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The Devil’s Voice with an Angel’s Heart

July 6, 2014

mosque290 The dusk is electric this Holy day evening of Ramadan. To the south the horizon dances with light as a dry storm flashes its skirts with light but makes no noise. Two hours after the fast is broken and the air is full of voices. The voices of mullahs chanting the broadcasts. A legion of them filling the air above the city extolling the faithful and the unfaithful alike, to come to the path of enlightenment. God is, after all the only one god and Mohammed is his prophet. Over and over. Carried gently from the far horizon, soft and malleable, the sound of silver. Carried from and echoing off the nearby hills, clearer and more distinct, tinging in the air like crystal. Crackling from the speakers half a block away, hard as steel and as inviting as a witches bosom. Read more

A Night in Kabul

November 12, 2013

street290In the same way that Baghdad left me with the enduring image of ordinary folk trying to get on with their lives Kabul is impressing me with the same. Grandma wobbles through the mud on her pushbike. A mother hurries along the sidewalk. A boy wanders along adjusting his kameez, followed by a bear of a father who is carrying an enormous bundle over his shoulder and a lovely walnut stocked hunting rifle in the other hand. The boys across the road are tossing bricks up into the building where yesterday they were mixing and pouring cement.  Unlike Baghdad however there is a vibrant flurry of enthusiastic business and construction activity, some of the latter no doubt attributable to the pending winter months. Read more

The Ghosts of Jerash

May 14, 2008

jerash-theatre.jpgThey follow you around this place. Sometimes they silently appear from behind golden pillars with authentic fake coins to sell. Sometimes they rise out of the ground in the middle distance, shimmering among the rocks,  and silently beckon to you to come and look at some ancient wonder, their dark robes flapping in the hot, dry, oven baked  air.  Other times you look behind you in the tunnels of the amphitheatre and wait for their silent appearance from around the curve of the wall. You hear their steps but never see them, no matter how quickly or how often you spin around. These ones only touch your skin on the back of your head, never your eyes. Read more

General Powell somewhere on the Iraq-Turkey Border

February 14, 2008

general-powell.pngI have always enjoyed (and admired) this photo of the General. It contains a few interesting elements. For me at least. Let me try them on you. Read more

It is Best Not To Mix too Much

December 23, 2007

“If you want a good neighbor, you have to have a place for everybody. It’s best not to mix too much.” Nadav Garmi, Rakafet

amman-skyline.jpgOne of the lesser known but interesting facts about the composition of Israel’s armies during their so called wars of liberation and independence (and defence) was the Arab component which made up about 60% of the soldiery. Read more

970,000 American Casualties. Is Iraq Worth It?

September 23, 2007

Naturally even departing Baghdad is extraordinary. How many international airports require you to pull over on the approach road, empty your magazines and then dry-fire your weapons to demonstrate nothing is “live”? No others spring to mind. Then drop your bags on the road outside, in a large concrete revetment while a bomb dog crawls over your gear. Then imagine a third world mess inside – at least in terms of organisation and graft. 8kg underweight (baggage that is) and I am still up for USD25 for excess baggage. But if you want out of here…! I happily paid up. All of that will sort itself out in the end. I am normally a very patient traveller but by the time I got to Jordan and endured my ninth bag check I was feeling very irascible. Even after being dropped off at the aircraft in the Baghdad heat there was a pat down and bag check. You do what you have to do.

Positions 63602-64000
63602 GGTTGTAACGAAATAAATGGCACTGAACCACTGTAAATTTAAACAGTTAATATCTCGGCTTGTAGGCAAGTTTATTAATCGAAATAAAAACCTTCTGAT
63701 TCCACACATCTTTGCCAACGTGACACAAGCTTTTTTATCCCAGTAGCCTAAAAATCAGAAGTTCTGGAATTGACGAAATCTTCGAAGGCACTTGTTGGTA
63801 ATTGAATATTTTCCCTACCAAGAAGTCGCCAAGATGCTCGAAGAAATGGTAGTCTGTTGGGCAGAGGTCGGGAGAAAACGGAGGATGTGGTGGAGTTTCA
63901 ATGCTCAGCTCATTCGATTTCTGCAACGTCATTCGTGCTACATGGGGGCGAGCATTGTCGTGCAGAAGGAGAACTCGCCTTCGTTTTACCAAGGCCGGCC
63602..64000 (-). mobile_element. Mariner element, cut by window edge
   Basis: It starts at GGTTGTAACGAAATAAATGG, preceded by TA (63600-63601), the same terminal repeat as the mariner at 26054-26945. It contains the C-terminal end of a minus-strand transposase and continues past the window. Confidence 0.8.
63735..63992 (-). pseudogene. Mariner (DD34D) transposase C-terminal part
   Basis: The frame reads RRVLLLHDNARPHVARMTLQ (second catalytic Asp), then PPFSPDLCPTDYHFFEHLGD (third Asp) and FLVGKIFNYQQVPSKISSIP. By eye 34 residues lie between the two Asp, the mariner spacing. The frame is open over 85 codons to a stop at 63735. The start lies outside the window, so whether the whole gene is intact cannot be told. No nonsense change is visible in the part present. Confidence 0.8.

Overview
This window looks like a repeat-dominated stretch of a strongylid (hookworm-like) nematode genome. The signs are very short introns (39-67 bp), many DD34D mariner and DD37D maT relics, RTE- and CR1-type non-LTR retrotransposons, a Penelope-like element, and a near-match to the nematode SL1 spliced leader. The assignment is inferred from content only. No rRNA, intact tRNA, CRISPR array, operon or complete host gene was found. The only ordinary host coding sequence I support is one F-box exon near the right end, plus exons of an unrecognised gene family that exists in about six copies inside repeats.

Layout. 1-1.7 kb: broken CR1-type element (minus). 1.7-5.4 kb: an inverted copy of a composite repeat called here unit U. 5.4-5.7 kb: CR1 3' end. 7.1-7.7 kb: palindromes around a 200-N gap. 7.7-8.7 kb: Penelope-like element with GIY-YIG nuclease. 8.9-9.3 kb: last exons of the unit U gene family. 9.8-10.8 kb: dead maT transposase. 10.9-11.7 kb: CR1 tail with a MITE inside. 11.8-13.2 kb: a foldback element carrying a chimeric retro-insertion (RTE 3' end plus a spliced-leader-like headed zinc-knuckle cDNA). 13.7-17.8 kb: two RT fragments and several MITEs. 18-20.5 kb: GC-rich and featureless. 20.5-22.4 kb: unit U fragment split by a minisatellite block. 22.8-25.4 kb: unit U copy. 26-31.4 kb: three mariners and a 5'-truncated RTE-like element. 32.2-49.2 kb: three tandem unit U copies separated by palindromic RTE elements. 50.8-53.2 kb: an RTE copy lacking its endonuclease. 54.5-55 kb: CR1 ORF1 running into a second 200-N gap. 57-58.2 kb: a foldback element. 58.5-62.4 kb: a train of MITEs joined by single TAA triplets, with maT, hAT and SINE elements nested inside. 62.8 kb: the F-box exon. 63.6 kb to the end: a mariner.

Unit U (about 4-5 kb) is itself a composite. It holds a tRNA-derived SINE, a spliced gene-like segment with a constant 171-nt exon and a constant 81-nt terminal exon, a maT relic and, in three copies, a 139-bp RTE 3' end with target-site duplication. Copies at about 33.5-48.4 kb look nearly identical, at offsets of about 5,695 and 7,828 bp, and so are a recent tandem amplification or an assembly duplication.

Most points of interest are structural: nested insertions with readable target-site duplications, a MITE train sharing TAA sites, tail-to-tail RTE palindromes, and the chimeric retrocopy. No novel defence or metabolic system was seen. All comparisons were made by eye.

To answer the question, the short answer is yes. Not only from a personal business point of view but also from a broader perspective as well. This place is on the mend but there is no denying it has a way to go. And it is on the mend because local Iraqis are resolved to mend it. Be they the occasional and too infrequently met local, the public servants or the young diplomat I met in the queue waiting to check in this morning. He and a few others were off to Rome to do a course. He has high hopes for Iraq and his belief in what was possible was heart warming and encouraging. People like this make the effort worthwhile I think. Interestingly we discussed the convulsions that have been at the root of the building of other nations. Starting with the US – which is “united” at the cost of more than 970,000 of its citizens dead and wounded. Can you imagine that body-count being reported in today’s press? About the same number of Americans killed by each other as perished in WWII. (And as a footnote is it not interesting that the US had a 12 year Reconstruction period after its civil war? We all want Iraqis to sort themselves out in a couple of years!). Japan. France. Even present day Russia. Vietnam. India. South Africa. The Balkan states. If we could forge nations in other ways we could and should. But sometimes it happens in the worst way. We parted with a handshake (when I was called to a spare seat on an earlier flight (not everything that happens in Baghdad is bad!!)) and a controversial observation – he cocked one of his eyebrows at me and wryly noted that none of their Arab brothers were coming to their aid – it was all the Christian states who were helping, and he said Iraq would always remember its friends. This young man has an interesting diplomatic career in front of him to say the least. But it is that freedom of expression that comes with all other freedoms that we all want to see in Iraq. He said something he would not have dared utter five years ago. Now he feels free to voice his views to a stranger. If we can achieve that, without him eventually becoming a casualty for his forwardness, then Iraq’s people are worth it.

Baghdad Rooftop Reflection – with some help from the Frogs

September 22, 2007